Philodendron Crassinervium : All You Need To Know

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Philodendron Crassinervium may not be as popular as other Philodendrons, but it doesn’t mean that the plant has less charm or appeal. In fact, it is s simple-looking and beautiful plant that can add tropical vibe to your personal living space without overdoing it. If you collect Philodendrons, you can definitely add this one to your collections. Rest assured that taking care of one won’t be fussy or difficult; at least, not more difficult than the regular Philodendrons that you have dealt with before.


  • Scientific name: Philodendron Crassinervium
  • Family: Araceae
  • Genus: Philodendron
  • Toxicity: Yes
  • Native habitat: Brazil

About Philodendron Crassinervium

Philodendron Crassinervium is a perennial and evergreen plant, native to the southeast area of Brazil. In fact, it is an endemic there, meaning that this plant is exclusively grown there and you won’t be able to find it elsewhere. If you look at it, you may not think that it’s a Philodendron, because it doesn’t look like its other siblings in general.

The plant has lance shaped and elongated leaves with dark green hues. The midvein is big and clearly visible. This is a climbing plant, having aerial roots and epipetric nature. The roots would be red when first show up, but as time goes by, it would turn into brown.

Like other Araceae family, this plant is quite easy to care, provided that you are able to meet the basic requirements and needs. Let’s not forget that this is a tropical plant, which means that it loves warm temperature and high level of humidity.


Growth Level

Philodendron Crassinervium is basically a slow grower. The plant is epipetrite. It trails along rocks, trees, and the ground. It is also a climber if it finds the right means or a place for support. If you want an optimal growth, you can provide a moss pole or any support stick so the plant can attach to it and climb.

The mature size can be different between the ones found in the wild and the one grown indoors (or in cultivation). In the natural wild habitat, the plant can grow big and huge. It is able to reach 4 meters tall with the leaves reaching up to one meter or even more. However, in indoors, the plant only reaches around 18 inches of height, and it’s the maximum size.

Soil Requirement

Philodendron Crassinervium like well-draining soil that is packed with organic and rich contents. You can go with the peat based type or you can develop your own recipe when making your own mixture. It’s advisable that you mix a part perlite, a part orchid bark, and a part peat for maximum good drainage and aeration. After all, good airflow is also crucial. In the event your recipe is too packed or dense, add coarse sand or charcoal. Just a bit, though, don’t overdo it.

Lighting Requirement

The plant appreciates bright light, but indirect one. It can’t handle direct light because it may result in burn or scorching. It needs just about the right amount of light: not too much but not too little either. You can consider placing your plant in the east facing window (for the morning light) or the south facing window to get the afternoon light. Don’t put it close to air vents or draft, rooms with AC or fans. The plant dislikes windy spots.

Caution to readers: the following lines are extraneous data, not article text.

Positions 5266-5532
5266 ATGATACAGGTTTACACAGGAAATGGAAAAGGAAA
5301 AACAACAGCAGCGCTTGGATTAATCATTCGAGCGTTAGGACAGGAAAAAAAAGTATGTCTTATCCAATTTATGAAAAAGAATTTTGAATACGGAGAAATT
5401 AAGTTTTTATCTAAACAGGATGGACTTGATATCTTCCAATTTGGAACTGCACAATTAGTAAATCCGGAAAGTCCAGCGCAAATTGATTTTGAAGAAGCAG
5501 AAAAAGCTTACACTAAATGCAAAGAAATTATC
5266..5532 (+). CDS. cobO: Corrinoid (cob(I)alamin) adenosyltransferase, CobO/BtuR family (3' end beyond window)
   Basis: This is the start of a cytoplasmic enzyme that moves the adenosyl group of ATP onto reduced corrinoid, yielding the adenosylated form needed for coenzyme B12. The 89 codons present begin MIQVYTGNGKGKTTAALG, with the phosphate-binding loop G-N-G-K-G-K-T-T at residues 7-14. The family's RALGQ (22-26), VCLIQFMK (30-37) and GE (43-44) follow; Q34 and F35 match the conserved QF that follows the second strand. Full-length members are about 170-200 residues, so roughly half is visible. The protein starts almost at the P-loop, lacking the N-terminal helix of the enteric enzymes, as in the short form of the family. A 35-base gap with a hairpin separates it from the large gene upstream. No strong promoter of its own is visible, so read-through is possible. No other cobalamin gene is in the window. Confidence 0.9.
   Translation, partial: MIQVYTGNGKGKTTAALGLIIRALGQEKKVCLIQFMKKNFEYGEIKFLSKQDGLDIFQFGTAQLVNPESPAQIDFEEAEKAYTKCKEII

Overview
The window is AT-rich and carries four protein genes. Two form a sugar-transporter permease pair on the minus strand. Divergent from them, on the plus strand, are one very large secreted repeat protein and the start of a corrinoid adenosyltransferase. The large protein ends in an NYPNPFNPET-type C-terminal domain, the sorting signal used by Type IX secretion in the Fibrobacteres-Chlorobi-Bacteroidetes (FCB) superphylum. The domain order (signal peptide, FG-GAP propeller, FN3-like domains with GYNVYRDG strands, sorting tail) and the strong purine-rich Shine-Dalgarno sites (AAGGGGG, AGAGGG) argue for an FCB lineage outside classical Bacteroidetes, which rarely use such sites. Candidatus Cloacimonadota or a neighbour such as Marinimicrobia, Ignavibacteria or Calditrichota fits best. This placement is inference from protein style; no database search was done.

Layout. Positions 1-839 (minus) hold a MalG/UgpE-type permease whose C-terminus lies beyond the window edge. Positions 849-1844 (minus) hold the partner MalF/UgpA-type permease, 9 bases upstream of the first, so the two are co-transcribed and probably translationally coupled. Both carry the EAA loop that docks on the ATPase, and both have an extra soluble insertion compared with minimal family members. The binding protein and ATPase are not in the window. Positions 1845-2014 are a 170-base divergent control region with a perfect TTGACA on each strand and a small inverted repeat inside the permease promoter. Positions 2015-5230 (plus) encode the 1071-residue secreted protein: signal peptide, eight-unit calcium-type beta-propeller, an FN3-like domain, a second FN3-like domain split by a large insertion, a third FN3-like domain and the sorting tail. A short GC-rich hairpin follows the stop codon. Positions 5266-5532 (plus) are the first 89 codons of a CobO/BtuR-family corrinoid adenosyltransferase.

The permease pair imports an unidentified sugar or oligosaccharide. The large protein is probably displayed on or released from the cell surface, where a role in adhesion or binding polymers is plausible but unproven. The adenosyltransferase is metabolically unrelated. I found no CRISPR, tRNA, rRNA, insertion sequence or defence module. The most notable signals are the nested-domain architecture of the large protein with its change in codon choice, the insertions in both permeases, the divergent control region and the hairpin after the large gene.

Read also : Philodendron Hederaceum : A Simple Plant That Has Its Own Appeal

Watering Requirement

As a tropical plant, the plant is able to handle a little drought condition. It means that a little dryness won’t be an issue, as long as it isn’t prolonged. Only water your Philodendron Crassinervium when the top soil is dry completely. If it is still moist, then hold your horses. You don’t want to be too eager with watering.

Some plant owners like to dunk their Crassinervium pot into the water for 30 minutes. After letting the pot drenches, they won’t do it again for the next week – or even 2 weeks. It depends on your plant, really. You should make a careful observation of how much water your plant needs regularly. When it is winter, water even less often. It’s because the plant is in dormant stage and it doesn’t need as much water as the active growing period.

This plant is quite resistant and tolerant to salt, so you won’t have to bother distilling water. Of course, this would be an exception if you have hard water. If you see any sign of mineral deposits on your leaves, then you have to distill it first.

Temperature and Humidity

Tropical plants love warm temperature and high humidity. Can you guess what Philodendron Crassinervium likes? Yes, high humidity and warm temperature. In fact, the plant can’t tolerate cooler temperature or anything less than 60 degrees Fahrenheit. The most ideal temperature would be between 70 degrees and 80 degrees Fahrenheit (by day) and around 65 degrees to 70 degrees Fahrenheit (by night). However, this plant is quite adaptable and it will thrive well in regular temperature indoor.

Just because it loves warm temperature, it doesn’t mean that you can place it in hot areas either. Make sure that it stays away from the scorching and too hot areas by the window. Check your plant. If you see leaves dropping or yellowing, your plant may suffer from temperature shock caused by sudden changes in temperature.

The ideal humidity level should be above 60% and your plant would be a joyous and happy one. If you find out that your indoor humidity level is somewhat not enough, there are ways to increase it effectively:

  • You can group plants together, but make sure that you provide enough space so air circulation amongst them will stay good and maintained too
  • Consider buying a humidifier that can increase the level fast and effectively
  • Mist the plant twice a week. This can also increase the humidity
  • Place your plant in the bathroom. If you are able to find an ideal location where it can get enough sunlight and the humidity from the bathroom, you have found yourself an ideal spot to grow it